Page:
(Photo: City of Toronto Archives, Fonds 1244, Item 867A)

'Enemy Aliens' - Canadian War Museum explores internment during First World War

Posted on centenarynews.com on 06 October 2014
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The story of thousands of people identified as 'enemy aliens' in Canada during the First World War is told in a special exhibition at the Canadian War Museum in Ottawa. Christopher J. Harvie has written a personal viewpoint article for Centenary News on what he says is a difficult aspect of his country's history.‚Äč

Featuring photographs sourced from various archives, 'Enemy Aliens-Internment in Canada,1914-1920'  aims to “explore who they were, the conditions they endured and the legacy they left behind.”  The exhibition, developed in partnership with the Ukrainian Canadian Civil Liberties Foundation (UCCLF), runs until March 2015.

Thousands interned

During the First World War, 8,579 people whose national heritage was that of the Central Powers of Germany and Austria-Hungary (including the disparate ethnicities within these empires), were classified as “enemy aliens” and interned in 24 camps set up across Canada. 

Professor Lubomyr Luciuk, representing the UCCLF, told me through an email interview: “Thousands of men, and some women and children, were imprisoned, forced to do heavy labour for the profit of their jailers, stripped of what little wealth they had, disenfranchised, and subjected to other state-sanctioned indignities, not because of anything they had done wrong but only because of who they were, where they had come from.” 

The War Measures Act

The Governor General of Canada approved the War Measures Act on August 22nd 1914. Its broad powers enabled press censorship and state control of private enterprise, and also allowed the government to detain, indefinitely, any “alien enemy” taken into custody.

The legislation was intended to allow the government to act without obstruction to promote the “security, defence, peace, order and welfare of Canada.” 

Section 11 of the WMA, which dealt with “alien enemies” and the detention of such foreigners, was included to assuage public fears of spies, saboteurs and other fifth columnists; and to prevent men with military obligations to the Central Powers from providing service to the enemy. It was further strengthened through an Order-in-Council of October 22nd 1914, authorising the registration and indefinite internment of enemy aliens.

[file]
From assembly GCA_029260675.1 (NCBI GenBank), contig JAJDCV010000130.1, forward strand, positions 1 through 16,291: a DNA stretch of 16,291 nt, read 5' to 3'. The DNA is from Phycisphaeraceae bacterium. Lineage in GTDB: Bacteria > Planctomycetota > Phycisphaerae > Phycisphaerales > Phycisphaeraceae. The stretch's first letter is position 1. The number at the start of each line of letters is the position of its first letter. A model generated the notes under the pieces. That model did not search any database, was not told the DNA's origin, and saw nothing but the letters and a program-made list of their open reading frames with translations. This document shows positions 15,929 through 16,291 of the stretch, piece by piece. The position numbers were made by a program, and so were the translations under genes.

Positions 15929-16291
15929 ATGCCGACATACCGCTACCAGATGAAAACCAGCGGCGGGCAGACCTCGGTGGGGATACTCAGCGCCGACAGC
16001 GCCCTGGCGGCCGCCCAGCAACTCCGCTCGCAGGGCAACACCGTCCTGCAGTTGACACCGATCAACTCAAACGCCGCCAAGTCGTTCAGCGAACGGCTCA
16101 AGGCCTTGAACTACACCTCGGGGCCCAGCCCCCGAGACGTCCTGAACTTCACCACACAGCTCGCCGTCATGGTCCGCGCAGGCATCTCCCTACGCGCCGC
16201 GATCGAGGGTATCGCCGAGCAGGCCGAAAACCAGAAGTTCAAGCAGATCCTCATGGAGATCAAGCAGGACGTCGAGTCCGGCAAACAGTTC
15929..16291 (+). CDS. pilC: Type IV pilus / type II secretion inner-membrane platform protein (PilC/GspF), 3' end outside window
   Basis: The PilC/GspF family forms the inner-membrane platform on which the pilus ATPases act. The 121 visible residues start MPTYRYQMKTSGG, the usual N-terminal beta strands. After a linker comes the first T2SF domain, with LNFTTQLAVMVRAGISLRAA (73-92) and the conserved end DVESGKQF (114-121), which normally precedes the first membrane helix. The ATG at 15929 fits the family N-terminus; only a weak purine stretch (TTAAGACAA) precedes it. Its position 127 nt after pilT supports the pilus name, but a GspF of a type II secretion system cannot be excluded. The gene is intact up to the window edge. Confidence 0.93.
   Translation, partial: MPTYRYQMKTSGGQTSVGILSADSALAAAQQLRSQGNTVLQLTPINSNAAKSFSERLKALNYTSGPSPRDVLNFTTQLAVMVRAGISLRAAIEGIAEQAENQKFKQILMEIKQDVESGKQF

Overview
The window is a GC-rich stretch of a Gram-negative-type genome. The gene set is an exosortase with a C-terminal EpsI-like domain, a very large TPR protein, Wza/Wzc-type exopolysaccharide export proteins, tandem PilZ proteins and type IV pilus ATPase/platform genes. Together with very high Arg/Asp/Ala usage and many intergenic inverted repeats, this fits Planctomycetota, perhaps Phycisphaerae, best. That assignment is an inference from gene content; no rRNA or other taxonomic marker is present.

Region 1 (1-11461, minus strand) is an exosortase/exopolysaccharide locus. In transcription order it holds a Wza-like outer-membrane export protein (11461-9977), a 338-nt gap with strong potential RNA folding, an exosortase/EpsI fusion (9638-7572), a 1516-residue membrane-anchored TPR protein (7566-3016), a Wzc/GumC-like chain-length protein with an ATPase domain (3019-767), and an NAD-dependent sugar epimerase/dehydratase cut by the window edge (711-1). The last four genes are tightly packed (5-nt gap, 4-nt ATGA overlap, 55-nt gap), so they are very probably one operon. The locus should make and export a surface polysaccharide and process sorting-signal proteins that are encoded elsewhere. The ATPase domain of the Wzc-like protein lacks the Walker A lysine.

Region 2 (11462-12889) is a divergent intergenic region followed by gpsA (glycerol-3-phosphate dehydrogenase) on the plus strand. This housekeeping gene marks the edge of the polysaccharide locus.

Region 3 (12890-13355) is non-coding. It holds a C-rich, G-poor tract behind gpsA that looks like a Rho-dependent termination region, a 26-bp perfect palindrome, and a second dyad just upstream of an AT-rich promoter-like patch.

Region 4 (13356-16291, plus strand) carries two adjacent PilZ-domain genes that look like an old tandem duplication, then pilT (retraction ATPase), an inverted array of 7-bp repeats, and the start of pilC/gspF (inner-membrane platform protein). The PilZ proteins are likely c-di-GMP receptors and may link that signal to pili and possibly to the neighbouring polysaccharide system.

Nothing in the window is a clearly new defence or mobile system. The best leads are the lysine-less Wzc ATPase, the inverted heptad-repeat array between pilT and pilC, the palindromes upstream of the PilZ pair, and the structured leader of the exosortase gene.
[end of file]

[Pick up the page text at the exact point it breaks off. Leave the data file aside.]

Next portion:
War hysteria, married to an undercurrent of bigotry which was far more prominent than can easily be understood today, allowed for the persecution and detention of foreigners within Canada beyond those with intent to leave the country to fulfill military duties.

In some cases, institutional racism clothed as patriotism excluded men of German, Austrian, Hungarian and Ukrainian descent from finding work. Being placed out of work was classifiable as being destitute and considered cause enough for internment.

Canadian Prime Minister, Stephen Harper, in a 2014 speech on the centenary of the adoption of the War Measures Act said: “A century ago, as a result of fear generated by the onset of the First World War, thousands of new immigrants of European origin were interned...even though there was no proof that they posed a threat to Canada. 

"Many of the internees came to our shores seeking to escape oppression and to build a better future for their families, but instead found themselves imprisoned simply for having come from territory controlled by the then German or Austro-Hungarian empires. 

"This practice persisted even after the British government advised that most of these so-called ‘enemy aliens’ were in fact sympathetic to our war aims.”

The Exhibition and other memorials

The Canadian War Museum agrees that this is a subject which needs to be addressed with great delicacy. With 33 wall mounted photographs, accompanied by explanatory text, the exhibition describes the process by which immigrants who'd been invited in the late 19th century to settle in Canada were registered and interned. It also looks at conditions in the camps and the legacy of preserving them as memorials. 

'Enemy Aliens'  falls within the difficult subjects surrounding war and conflict which the Museum desires to make more public, reflecting its role as a centre for research, interpretation and discussion. 

'Enemy Aliens-Internment in Canada,1914-1920' can be seen in the Canadian War Museum's North Corridor until March 29th 2015. More information is available here.

© Centenary Digital Ltd & Author

Images: City of Toronto Archives, Fonds 1244, Item 867A

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